New chemical gives hope in battle against plastic pollution

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Two scientists have accidentally stumbled upon an organic enzyme that can eat some of our worst polluting plastics, providing a possible solution to what is arguably one of the world's biggest environmental problems.

The discovery came as a team of scientists from the University of Portsmouth in the United Kingdom and the National Renewable Energy Laboratory in the US examined an enzyme produced by the Japanese bacteria to find out more about its structure.

PET persists for hundreds of years in the environment before it degrades and the discovery may mean that significantly more plastic waste could be recycled.

"The Diamond Light Source recently created one of the most advanced X-ray beamlines in the world and having access to this facility allowed us to see the 3D atomic structure of PETase in incredible detail", says Professor John McGeehan from the University of Portsmouth.

PET is relatively easy to recycle, but over half of global PET waste is not collected for recycling, according to research from the Ellen MacArthur Foundation, and only 7 percent of bottles are recycled into new bottles (most go into lower-value products).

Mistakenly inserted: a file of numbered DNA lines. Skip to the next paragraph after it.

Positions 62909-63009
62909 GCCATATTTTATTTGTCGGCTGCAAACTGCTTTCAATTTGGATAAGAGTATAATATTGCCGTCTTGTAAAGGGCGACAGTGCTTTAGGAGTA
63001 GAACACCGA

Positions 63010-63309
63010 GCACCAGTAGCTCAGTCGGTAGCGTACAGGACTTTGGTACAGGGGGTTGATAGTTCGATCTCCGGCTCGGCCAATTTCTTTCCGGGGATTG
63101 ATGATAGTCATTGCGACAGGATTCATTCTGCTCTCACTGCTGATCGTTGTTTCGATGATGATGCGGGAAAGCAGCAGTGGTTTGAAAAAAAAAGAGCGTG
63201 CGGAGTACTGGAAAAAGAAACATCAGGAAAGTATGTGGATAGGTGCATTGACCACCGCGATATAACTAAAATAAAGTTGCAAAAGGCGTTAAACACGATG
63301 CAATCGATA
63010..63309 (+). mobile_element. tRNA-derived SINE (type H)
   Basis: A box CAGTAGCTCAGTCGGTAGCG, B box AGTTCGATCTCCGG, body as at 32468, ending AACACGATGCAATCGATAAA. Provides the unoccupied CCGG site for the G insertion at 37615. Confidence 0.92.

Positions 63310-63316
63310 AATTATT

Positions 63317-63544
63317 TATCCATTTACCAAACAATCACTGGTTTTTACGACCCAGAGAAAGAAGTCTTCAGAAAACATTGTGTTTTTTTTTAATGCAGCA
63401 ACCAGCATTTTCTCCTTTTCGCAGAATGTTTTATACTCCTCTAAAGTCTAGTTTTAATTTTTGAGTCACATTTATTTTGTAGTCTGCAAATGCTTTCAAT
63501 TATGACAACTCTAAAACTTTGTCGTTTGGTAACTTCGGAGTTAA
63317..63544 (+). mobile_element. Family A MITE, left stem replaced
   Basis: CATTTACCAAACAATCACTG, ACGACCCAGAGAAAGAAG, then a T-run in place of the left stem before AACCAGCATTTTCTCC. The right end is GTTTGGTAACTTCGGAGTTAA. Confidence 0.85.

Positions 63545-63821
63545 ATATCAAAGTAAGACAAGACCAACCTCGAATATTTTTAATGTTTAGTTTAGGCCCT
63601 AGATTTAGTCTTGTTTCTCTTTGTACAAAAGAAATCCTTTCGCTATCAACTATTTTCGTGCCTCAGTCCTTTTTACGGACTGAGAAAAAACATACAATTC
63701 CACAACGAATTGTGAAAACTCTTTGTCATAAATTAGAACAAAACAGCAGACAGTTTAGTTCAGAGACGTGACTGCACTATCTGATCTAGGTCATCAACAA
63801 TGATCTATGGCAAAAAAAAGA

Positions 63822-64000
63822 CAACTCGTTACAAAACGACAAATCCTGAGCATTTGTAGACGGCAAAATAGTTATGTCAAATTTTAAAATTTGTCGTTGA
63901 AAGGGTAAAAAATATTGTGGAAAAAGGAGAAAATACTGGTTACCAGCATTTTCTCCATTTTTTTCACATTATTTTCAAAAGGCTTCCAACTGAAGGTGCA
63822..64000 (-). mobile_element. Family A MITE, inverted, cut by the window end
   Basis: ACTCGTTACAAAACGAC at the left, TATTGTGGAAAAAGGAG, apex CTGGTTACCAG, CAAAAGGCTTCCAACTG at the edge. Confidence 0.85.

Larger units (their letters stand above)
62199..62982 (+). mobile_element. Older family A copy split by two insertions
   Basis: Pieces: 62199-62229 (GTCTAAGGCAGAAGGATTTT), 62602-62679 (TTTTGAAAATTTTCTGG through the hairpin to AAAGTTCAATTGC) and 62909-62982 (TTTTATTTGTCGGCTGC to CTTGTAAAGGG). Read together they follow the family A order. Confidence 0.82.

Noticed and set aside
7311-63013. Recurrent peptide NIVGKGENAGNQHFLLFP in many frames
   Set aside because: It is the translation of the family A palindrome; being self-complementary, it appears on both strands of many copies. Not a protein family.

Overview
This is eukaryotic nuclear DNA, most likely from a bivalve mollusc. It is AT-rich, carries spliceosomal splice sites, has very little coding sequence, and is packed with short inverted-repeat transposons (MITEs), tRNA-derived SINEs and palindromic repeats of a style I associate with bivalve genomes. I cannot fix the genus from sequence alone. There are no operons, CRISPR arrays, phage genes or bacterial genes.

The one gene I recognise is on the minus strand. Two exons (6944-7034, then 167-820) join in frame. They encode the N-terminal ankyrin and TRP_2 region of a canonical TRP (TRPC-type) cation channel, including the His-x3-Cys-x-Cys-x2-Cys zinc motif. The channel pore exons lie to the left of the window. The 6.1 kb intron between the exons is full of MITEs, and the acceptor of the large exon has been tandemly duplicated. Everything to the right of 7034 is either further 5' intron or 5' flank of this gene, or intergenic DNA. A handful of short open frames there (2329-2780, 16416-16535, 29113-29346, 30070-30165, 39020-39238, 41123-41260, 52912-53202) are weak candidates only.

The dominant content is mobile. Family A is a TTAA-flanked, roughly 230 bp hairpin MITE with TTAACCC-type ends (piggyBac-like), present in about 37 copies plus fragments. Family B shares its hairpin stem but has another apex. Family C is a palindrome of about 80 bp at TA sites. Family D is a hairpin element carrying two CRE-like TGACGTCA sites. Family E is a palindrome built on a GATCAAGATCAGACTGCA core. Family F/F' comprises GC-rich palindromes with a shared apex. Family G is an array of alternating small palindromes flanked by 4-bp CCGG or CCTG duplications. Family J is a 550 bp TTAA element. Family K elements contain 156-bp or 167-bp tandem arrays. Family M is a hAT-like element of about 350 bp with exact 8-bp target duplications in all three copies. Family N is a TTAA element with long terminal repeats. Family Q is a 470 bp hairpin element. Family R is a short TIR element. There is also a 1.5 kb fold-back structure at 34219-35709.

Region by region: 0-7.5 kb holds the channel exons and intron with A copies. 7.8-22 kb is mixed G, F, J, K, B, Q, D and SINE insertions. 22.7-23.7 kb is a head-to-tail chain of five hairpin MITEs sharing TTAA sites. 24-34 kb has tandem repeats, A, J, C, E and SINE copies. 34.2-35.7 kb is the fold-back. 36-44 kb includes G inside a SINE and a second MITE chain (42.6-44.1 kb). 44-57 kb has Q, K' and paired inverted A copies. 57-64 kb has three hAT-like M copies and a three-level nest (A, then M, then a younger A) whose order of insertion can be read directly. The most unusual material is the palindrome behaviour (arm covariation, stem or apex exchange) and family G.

However, researchers from Britain's University of Portsmouth and the U.S. Department of Energy's National Renewable Energy Laboratory say they may have serendipitously discovered an enzyme that can eat PET plastic. "Although the improvement is modest, this unanticipated discovery suggests that there is room to further improve these enzymes, moving us closer to a recycling solution for the ever-growing mountain of discarded plastics".

For instance, the tweaked PETase is also able to break down a PET substitute called PEF (polyethylene furandicarboxylate), which the natural PETase can't process.

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Finding that this enzyme was helping a bacteria to break down, or digest, PET plastic, the researchers chose to "tweak" its structure by adding some amino acids, said John McGeehan, a professor at Portsmouth who co-led the work.

Once they understood its structure, the team noted that they could improve the performance of PETase by adjusting a few residues on its surface.

Some companies that rely on PET have committed to do more. And the problem with the recycled plastic is that it can only be turned into fiber that is used in other applications; think carpeting, fleece and tote bags.

"What actually happened was that we improved the enzyme, which was a bit of a shock", said John McGeehan.

Originally discovered in Japan, the enzyme is produced by a bacterium which "eats" PET. "But the scientific community who ultimately created these 'wonder-materials, ' must now use all the technology at their disposal to develop real solutions".

The team behind the research at Portsmouth University includes PhD students and even undergraduates, and when I visited their lab their excitement was infectious.

The researchers found that the PETase mutant was better than the natural PETase in degrading PET.

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